40. Can you forget yourself?

I was recently challenged in my thinking by a little book by Timothy Keller called the freedom of self forgetfulness. I will summarise some of the content for you in the following letter.

The traditional thinking for centuries has been that the main problem in our world is hubris, Greek for pride, and that people with a high self-esteem pose a greater threat to those around them than those with low self-esteem. Today we tend to think that society’s basic problem is the latter – a lack of self-esteem. I Corinthians 3:21-4:7 appears to be opposed to both forms of self-esteem. Paul says our ego seeks to compare and boast. We compare ourselves with others and either judge ourselves superior or feel we are falling short. We boast about our strengths or seek to beat ourselves up by being the worst at something! The word pride gives the idea of being overinflated or swollen and refers to the condition of our ego, our ‘old nature or old man’.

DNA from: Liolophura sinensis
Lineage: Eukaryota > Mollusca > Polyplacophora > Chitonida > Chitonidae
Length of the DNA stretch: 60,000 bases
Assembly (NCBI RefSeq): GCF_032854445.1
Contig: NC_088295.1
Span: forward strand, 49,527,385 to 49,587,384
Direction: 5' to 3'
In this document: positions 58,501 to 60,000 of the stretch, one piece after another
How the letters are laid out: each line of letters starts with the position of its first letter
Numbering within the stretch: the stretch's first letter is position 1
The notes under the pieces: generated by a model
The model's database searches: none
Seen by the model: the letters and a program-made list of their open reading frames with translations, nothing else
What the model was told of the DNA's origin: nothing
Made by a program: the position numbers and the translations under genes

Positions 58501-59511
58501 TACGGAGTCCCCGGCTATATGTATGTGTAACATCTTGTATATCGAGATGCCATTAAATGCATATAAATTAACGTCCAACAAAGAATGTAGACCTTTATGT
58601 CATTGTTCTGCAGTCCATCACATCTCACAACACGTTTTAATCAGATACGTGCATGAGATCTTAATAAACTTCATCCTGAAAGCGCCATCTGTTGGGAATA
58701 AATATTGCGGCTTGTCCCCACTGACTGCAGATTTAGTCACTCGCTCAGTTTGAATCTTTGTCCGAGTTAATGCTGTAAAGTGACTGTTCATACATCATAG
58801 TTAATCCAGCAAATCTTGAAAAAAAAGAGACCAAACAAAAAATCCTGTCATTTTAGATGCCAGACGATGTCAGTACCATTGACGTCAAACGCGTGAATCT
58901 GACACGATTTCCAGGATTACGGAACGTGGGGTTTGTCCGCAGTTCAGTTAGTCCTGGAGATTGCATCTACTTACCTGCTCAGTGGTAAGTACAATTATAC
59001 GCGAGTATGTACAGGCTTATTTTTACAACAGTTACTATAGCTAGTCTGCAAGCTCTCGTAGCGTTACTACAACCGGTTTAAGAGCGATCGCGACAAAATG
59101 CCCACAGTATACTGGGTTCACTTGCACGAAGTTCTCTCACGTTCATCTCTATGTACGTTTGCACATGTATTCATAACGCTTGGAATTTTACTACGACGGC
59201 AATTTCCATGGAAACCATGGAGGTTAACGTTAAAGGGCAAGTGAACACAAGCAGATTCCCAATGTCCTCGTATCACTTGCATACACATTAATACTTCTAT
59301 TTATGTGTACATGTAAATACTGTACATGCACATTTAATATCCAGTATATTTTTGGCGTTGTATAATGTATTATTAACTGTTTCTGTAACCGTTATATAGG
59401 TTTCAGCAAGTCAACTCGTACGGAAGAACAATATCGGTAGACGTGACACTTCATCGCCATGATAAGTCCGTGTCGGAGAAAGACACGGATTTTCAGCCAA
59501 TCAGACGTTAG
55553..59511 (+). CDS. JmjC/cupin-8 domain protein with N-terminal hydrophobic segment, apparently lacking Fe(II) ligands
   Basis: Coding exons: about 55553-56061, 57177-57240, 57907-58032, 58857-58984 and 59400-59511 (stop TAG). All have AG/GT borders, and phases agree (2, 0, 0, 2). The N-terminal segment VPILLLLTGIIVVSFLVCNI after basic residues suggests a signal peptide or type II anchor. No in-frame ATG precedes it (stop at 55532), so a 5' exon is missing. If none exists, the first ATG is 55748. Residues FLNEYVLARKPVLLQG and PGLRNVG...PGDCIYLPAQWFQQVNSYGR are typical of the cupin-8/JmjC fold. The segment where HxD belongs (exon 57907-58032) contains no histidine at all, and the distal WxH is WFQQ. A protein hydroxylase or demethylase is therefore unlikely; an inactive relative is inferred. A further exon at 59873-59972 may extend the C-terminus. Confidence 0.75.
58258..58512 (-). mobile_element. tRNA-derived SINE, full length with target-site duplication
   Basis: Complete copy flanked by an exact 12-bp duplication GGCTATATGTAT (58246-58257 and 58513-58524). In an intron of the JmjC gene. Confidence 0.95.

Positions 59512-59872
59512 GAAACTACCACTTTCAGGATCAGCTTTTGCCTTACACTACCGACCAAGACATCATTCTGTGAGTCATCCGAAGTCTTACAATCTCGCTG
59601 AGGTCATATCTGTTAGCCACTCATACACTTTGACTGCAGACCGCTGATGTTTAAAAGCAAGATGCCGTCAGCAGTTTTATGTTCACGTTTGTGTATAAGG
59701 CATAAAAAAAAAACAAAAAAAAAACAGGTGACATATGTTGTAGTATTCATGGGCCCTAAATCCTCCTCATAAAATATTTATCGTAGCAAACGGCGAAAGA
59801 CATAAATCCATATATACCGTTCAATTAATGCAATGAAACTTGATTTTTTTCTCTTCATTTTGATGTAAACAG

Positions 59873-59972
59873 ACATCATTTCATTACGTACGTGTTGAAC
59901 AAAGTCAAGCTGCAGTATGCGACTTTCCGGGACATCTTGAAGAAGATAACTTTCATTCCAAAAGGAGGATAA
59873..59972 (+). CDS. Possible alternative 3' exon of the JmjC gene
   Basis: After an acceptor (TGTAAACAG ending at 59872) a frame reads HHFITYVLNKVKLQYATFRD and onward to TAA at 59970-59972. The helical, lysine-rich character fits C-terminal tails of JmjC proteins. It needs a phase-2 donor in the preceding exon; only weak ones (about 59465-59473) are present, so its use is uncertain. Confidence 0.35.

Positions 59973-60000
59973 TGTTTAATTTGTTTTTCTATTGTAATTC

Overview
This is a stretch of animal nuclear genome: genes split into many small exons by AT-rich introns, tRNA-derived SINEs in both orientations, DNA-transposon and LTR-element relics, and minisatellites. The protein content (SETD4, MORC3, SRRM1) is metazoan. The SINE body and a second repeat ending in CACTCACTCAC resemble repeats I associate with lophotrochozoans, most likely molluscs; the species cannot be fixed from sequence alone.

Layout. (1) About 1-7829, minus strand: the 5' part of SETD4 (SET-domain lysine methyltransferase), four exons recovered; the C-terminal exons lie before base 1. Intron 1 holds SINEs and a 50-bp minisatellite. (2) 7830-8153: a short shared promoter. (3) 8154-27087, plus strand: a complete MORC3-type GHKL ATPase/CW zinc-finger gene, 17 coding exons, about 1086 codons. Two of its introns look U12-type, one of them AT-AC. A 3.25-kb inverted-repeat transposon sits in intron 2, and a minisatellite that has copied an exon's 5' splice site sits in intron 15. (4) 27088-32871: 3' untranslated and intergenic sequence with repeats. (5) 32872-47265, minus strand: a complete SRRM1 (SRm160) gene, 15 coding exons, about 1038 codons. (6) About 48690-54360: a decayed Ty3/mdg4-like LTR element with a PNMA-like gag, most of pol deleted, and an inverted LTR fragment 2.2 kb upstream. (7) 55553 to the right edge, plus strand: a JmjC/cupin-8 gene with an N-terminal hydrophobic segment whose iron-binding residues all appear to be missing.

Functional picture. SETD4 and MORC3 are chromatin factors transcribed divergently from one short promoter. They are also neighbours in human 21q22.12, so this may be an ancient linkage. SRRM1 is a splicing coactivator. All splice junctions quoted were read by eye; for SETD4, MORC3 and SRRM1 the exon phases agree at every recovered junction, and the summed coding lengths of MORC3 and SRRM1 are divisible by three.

Here are four words that help to describe our ego:
Empty – it gets puffed up yet has nothing at the centre. We build our identity around something other than God and feel we can run our own lives, make our own decisions and plans and will be good at it.

Painful – we don’t notice our body until there is something wrong with it. Our ego always draws attention to itself. For example how we look, how we are treated, how we are hurting. Our feeling can’t be hurt though, it’s our ego that is. Something is wrong with our ego that needs this attention and stops it from ever being happy.

Busy